Credit to the private sector in Nigeria reached unprecedented levels, standing at 24.45 trillion naira at the end of January 2022, representing a huge year-on-year increase of 4.19 trillion naira. ‘other.
This is according to data obtained by Nairametrics Research from the Central Bank of Nigeria (CBN).
Credit to the Nigerian private sector has been steadily increasing since June 2021, the latest being an increase of 68 billion naira, from 24.38 trillion naira recorded in December 2021 to 24.45 trillion naira at the end of January 2022.
Similarly, bank credit to the private sector had increased by N366.14 billion in December 2021 and N687.95 billion in the previous month.
On the other hand, banks reduced their credit risk exposure to the oil and gas industry, falling to 17.3% in January 2022 from 19.35% recorded in the corresponding period of 2021.
Why the surge in bank lending
The significant increase in credit to the private sector can be attributed to the accommodative monetary policy of the Central Bank of Nigeria, maintaining the benchmark interest rate at 11.5% since October 2020, with the aim of stimulating the growth of economic activities that had been marred by covid -19 and resulted in two consecutive quarters of GDP contraction.
It should be noted that the monetary policy committee’s approach to keeping interest rates low paid off as the economy recorded significant growth in 2021. Nigeria’s real GDP grew by 5.01 %, 4.03% and 3.98% in the second, third and fourth quarters. 2021 respectively.
However, increased activities and improved currency in circulation, exacerbated by other social and infrastructural issues, have exacerbated inflationary pressures in the country, with food inflation currently standing at 17.11% and headline inflation at 15.7%.
Meanwhile, the MPC voted to maintain the precautionary policy by keeping interest rates low for the 10th consecutive meeting, although this time four committee members voted to raise the MPR against six members in favor of a holding position.
Sectors with the highest bank credit
- A closer look at the CBN data revealed that the downstream oil and gas sector is the largest beneficiary of bank credit with N4.23 trillion in January 2022, accounting for 17.3% of total private sector credit.
- Notably, the sector includes the refining of natural gas and crude oil. In economic terms, the oil sector has been one of the worst performing sectors in the Nigerian economy, recording recurrent contractions in real GDP over the past seven quarters and an 8.3% year-on-year decline in 2021.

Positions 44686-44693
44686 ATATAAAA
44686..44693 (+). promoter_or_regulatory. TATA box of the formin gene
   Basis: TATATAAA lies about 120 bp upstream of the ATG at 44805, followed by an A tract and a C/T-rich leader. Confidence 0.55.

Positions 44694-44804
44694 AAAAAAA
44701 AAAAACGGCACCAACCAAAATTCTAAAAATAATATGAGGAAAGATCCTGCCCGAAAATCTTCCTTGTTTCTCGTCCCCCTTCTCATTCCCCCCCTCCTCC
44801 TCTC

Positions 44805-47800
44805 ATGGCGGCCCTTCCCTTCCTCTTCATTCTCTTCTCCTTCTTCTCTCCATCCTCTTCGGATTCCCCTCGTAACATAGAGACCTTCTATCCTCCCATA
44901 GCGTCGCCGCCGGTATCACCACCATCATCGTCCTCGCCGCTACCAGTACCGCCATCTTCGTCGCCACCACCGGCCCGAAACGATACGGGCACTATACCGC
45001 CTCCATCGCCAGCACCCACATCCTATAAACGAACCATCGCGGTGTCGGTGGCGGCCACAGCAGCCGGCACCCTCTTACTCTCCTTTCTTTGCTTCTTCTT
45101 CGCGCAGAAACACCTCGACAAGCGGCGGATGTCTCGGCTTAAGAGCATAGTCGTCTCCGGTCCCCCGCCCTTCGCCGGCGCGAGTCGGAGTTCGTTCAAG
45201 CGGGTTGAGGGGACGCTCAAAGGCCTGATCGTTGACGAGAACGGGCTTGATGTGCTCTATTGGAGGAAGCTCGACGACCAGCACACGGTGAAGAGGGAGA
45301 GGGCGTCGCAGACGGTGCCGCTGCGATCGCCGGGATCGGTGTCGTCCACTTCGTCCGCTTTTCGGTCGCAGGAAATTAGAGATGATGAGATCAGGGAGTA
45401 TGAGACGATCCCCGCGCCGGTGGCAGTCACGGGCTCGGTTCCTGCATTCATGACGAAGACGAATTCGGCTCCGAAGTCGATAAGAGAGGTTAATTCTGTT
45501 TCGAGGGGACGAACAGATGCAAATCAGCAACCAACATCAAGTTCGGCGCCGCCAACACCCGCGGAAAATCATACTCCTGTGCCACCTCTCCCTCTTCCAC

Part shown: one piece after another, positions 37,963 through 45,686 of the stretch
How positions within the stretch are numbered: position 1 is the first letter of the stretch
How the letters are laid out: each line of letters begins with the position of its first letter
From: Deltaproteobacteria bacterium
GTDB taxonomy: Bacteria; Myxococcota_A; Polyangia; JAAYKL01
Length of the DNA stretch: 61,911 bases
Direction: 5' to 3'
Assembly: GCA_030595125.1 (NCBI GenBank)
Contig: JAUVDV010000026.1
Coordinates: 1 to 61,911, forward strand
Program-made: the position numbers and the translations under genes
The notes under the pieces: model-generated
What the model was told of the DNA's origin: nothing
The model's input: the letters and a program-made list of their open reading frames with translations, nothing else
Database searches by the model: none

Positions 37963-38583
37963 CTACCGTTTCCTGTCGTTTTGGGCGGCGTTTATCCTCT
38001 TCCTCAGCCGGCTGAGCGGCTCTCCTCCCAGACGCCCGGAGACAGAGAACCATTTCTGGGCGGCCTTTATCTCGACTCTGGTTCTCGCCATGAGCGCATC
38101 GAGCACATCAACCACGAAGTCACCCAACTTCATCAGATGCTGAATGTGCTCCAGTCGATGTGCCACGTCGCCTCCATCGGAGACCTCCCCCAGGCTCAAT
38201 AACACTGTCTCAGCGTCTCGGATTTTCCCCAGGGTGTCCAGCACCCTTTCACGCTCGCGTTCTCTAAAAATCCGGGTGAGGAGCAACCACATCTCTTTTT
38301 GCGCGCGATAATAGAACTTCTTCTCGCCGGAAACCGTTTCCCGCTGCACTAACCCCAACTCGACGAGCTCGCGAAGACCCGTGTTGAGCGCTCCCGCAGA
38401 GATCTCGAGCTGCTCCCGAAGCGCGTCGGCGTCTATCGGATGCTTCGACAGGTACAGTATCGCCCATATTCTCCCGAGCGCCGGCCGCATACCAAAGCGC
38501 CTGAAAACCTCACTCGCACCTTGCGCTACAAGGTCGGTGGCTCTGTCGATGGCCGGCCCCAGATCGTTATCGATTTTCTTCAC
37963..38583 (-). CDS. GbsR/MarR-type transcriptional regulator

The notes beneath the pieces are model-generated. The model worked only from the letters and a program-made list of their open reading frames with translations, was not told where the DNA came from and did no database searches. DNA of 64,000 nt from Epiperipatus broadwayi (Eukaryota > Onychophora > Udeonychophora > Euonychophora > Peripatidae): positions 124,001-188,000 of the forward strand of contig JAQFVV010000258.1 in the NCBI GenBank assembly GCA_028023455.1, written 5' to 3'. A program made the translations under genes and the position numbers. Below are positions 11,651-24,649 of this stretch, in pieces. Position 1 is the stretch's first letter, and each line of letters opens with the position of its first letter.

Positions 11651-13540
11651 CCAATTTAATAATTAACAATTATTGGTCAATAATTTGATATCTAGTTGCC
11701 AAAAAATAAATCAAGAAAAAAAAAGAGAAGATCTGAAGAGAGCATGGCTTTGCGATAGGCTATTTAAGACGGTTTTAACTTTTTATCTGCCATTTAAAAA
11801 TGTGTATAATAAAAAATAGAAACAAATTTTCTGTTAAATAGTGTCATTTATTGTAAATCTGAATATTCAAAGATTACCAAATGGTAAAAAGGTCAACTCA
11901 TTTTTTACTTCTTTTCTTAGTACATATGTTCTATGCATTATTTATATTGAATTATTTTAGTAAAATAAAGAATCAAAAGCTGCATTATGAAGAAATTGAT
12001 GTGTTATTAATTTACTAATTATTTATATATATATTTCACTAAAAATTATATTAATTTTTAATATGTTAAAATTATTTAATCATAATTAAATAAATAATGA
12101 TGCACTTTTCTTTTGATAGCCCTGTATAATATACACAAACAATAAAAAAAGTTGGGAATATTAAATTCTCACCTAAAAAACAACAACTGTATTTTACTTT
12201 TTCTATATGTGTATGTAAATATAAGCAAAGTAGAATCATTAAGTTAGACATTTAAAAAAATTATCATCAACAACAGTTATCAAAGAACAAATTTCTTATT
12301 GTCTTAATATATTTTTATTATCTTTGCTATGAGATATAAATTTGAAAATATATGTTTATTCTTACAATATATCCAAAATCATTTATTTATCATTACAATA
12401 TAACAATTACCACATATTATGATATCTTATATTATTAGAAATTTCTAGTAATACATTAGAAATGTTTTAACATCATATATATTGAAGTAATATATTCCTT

- It is no wonder that banks are trying to reduce their lending exposure in the oil and gas industry in Nigeria and in the global economy. This is due to the volatility associated with the crude oil market and declining industry activity. It should be noted that the oil market has been on an uptrend since 2021, following the OPEC+ supply reduction strategy and the ongoing confrontation between Russia and Ukraine.
- The manufacturing sector followed closely with total credit of N4.19 trillion during the review period, which accounted for 17.1% of total private sector credit. The service sector, with a total credit of N2.38 trillion, ranks third on the list.
- Others include government (2.34 trillion naira), finance (1.73 trillion naira), trade (1.69 trillion naira), agriculture (1.46 trillion naira), petroleum and upstream gas (1.46 trillion naira), construction (1.03 trillion naira). billion) and ICT with total bank credit of N952.1 billion.
The manufacturing sector receives more bank credit
The banking sector is beginning to increase its exposure to the manufacturing industry, increasing its credit to the industry by N1.03 trillion over the one-year period under review. Specifically, credit to the manufacturing sector increased from N3.16 trillion recorded in January 2021 to N4.18 trillion in January 2022.
Manufacturing sector credit exposure increased to 17.1% in January 2022 from 15.6% in January 2021 and 15.74% in the same period of 2020.
The increase in credit allocation to the manufacturing sector follows the improvement in activity recorded in the industry in recent times. The manufacturing sector grew by 3.35% year-on-year in real terms in 2021. The sector has been on a positive trajectory since 2017, with the exception of covid-19 which disrupted 2020.
Growing activities in the cement industry, vehicle assembly and food production in the economy are some of the factors driving the improvement in Nigeria’s manufacturing sector and, by extension, an incentive willingness of commercial banks to lend to the sector.